El Salvador and Ecuador | Dollarization and pragmatism
admin | December 4, 2020
This document is intended for institutional investors and is not subject to all of the independence and disclosure standards applicable to debt research reports prepared for retail investors.
Countries pegged to the US dollar with shallow domestic funding markets have to keep a close eye on the risks of rolling over debt. The recent fiscal data show encouraging signs for El Salvador and Ecuador with a recovery in tax collection and more conservative spending. But dollarized countries cannot spend what they cannot borrow. This forces more conservative fiscal management and typically forces the pragmatic relations with the International Monetary Fund necessary to access external credit. Nuclear, more desperate options that would backfire into economic crisis usually do not work. Limited domestic funding forces an outward-oriented approach to financing gradual adjustment.
These two dollarized countries share similar challenges of sourcing sufficient funds through an election cycle. The stakes are higher for Ecuador since too much fiscal austerity could backlash into a populist electoral outcome that would undermine policy management and threaten dollarization. The alternative leftist candidates in Ecuador do not seem to understand the constraints of dollarization. This explains the higher risk premium and recent underperformance of Ecuador relative to El Salvador.
The midterm legislative elections in themselves are less relevant for El Salvador’s Bukele Administration, which benefits from a 95% approval rating, the highest in the region. The rational economic team maintains regular dialogue with the IMF, which warrants high expectations for formal IMF negotiations after the elections. The risk management near-term then focuses on the rollover risk of domestic debt. These concerns perhaps are overstated. There is low rollover through the end of 2020 and more budget flexibility. It would be highly unusual for a country to voluntarily default on markets that provide funding while smaller gross funding needs provides initial funding flexibility. The challenge then for El Salvador is the official commitment for an IMF program after the late February midterm elections.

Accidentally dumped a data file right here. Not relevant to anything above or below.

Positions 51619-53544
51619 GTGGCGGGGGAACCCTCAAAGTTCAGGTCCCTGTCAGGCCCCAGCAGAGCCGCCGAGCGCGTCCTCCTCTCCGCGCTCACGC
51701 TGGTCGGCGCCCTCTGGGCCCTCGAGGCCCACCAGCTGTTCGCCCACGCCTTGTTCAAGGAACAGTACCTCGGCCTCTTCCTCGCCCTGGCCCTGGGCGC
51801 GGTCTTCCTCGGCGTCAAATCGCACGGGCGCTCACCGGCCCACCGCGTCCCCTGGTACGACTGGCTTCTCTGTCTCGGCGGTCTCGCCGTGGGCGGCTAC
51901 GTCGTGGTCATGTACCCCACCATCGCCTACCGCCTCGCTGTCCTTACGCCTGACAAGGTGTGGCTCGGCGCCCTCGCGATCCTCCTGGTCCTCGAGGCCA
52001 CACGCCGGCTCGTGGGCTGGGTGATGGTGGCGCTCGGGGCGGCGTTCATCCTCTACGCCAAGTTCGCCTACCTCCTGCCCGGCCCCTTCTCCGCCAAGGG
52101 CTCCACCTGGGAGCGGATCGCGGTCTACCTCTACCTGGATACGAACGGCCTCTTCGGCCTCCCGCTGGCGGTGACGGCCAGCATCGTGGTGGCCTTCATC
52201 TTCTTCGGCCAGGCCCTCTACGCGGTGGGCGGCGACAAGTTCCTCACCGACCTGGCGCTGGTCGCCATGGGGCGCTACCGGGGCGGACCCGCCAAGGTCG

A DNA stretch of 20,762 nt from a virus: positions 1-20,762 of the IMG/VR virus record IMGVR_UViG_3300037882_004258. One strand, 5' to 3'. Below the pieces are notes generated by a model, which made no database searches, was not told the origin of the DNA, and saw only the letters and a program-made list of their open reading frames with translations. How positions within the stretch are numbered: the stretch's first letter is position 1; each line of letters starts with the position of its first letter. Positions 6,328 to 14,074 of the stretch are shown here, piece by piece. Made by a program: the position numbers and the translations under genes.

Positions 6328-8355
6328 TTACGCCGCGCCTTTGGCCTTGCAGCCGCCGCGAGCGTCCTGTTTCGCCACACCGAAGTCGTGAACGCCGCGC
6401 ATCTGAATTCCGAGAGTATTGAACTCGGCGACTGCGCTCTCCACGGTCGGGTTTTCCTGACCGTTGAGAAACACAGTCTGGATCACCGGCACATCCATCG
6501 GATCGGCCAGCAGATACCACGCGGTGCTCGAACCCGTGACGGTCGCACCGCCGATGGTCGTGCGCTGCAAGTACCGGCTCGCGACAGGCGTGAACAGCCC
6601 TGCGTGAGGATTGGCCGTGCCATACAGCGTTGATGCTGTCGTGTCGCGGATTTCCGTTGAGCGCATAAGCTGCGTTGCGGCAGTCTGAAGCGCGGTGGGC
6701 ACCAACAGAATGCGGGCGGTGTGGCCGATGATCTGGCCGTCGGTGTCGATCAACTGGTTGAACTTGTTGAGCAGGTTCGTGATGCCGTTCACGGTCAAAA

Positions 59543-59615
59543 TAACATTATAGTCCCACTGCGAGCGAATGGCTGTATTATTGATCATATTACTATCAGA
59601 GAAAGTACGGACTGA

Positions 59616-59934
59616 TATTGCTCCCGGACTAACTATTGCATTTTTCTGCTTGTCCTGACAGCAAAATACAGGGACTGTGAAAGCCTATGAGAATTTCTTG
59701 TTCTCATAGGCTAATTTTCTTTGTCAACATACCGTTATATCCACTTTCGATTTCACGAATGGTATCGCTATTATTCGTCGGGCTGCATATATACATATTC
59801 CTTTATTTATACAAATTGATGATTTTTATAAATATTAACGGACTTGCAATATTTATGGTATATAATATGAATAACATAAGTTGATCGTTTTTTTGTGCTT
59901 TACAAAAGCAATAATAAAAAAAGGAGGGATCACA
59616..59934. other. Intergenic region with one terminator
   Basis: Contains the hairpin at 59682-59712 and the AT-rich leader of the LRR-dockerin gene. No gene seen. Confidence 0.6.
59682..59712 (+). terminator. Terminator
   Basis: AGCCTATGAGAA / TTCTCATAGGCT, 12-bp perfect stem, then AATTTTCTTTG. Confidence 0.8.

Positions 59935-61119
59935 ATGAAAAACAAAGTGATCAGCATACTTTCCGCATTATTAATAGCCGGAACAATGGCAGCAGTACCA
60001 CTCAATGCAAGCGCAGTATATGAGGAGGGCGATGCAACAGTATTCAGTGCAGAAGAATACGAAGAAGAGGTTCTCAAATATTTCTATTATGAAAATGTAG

El Salvador budget flexibility through year-end
The latest data show consistent recovery in tax collection from June through October with spending a function of whether the economic team can access exceptional funding. The October spending shows a 6% year-over-year contraction due to limited access to funds and hence the 12-month rolling deficit stabilizing at 10.5% of GDP. The deterioration in the fiscal deficit this year is mostly explained by the 30% year-over-year increase in counter-cyclical spending as opposed to the 4% year-over-year decline in revenues. This provides flexibility for lower spending for the remainder of the year and less urgency to tap extraordinary funds.
There is not as much urgency for stimulus. Consumer-related taxes and the Google mobility index point to continuing economic recovery, and the Bukele administration is still popular. The domestic debt rollover also remains low through year-end with an estimated $67 million in maturities in December against the legal shelf of $311 million LETES issuance. There should be sufficient local market demand through year-end. The rollover risks increase into the higher LETES maturities next year and hence higher pressure to formalize an IMF program after elections. This would allow near $500 million in normal access in 2021 and potential $500 million access in Eurobond issuance to comfortably finance the 2021 budget, including rollover of delayed approval of multilateral loans. The stakes are higher for next year with a rational approach to the IMF as the politically more palatable alternative than more desperate options under the constraints of dollarization such as forced austerity or heterodox funding that would backfire into economic stress. A rational economic team understands those constraints and supports an overweight recommendation in the credit.
Ecuador budget stress equals political risk
There has also been a recent recovery in tax collection in Ecuador, but the weak Moreno administration and higher stakes of the presidential elections reinforce the importance of sourcing sufficient funds. The higher political risk requires less economic stress and emphasizes the importance of the next $2 billion IMF allocation this month. It is not a question of near-term rollover risk for the liquidity relief from bondholders after the recent debt restructuring but rather a political commitment to fiscal discipline post-elections necessary to anchor medium-term debt solvency. The delays on funding could add to already high political risk. The $500 million World Bank funds should soon provide relief; however, more important is whether the IMF board disburses the $2 billion on December 15. This will depend on fast-track approval of the anti-corruption bill in the legislature before the December 15 recess. There has already been progress in recent weeks, but a floor vote is necessary within the next few days. The IMF fund disbursements alone are not a fix to what still looks to be a tight race and widening binary outcomes on centrist frontrunner Lasso against increasingly more populist rhetoric from the Correista candidate Arauz. This justifies a more cautious neutral view and opportunistic positioning depending on poll results.
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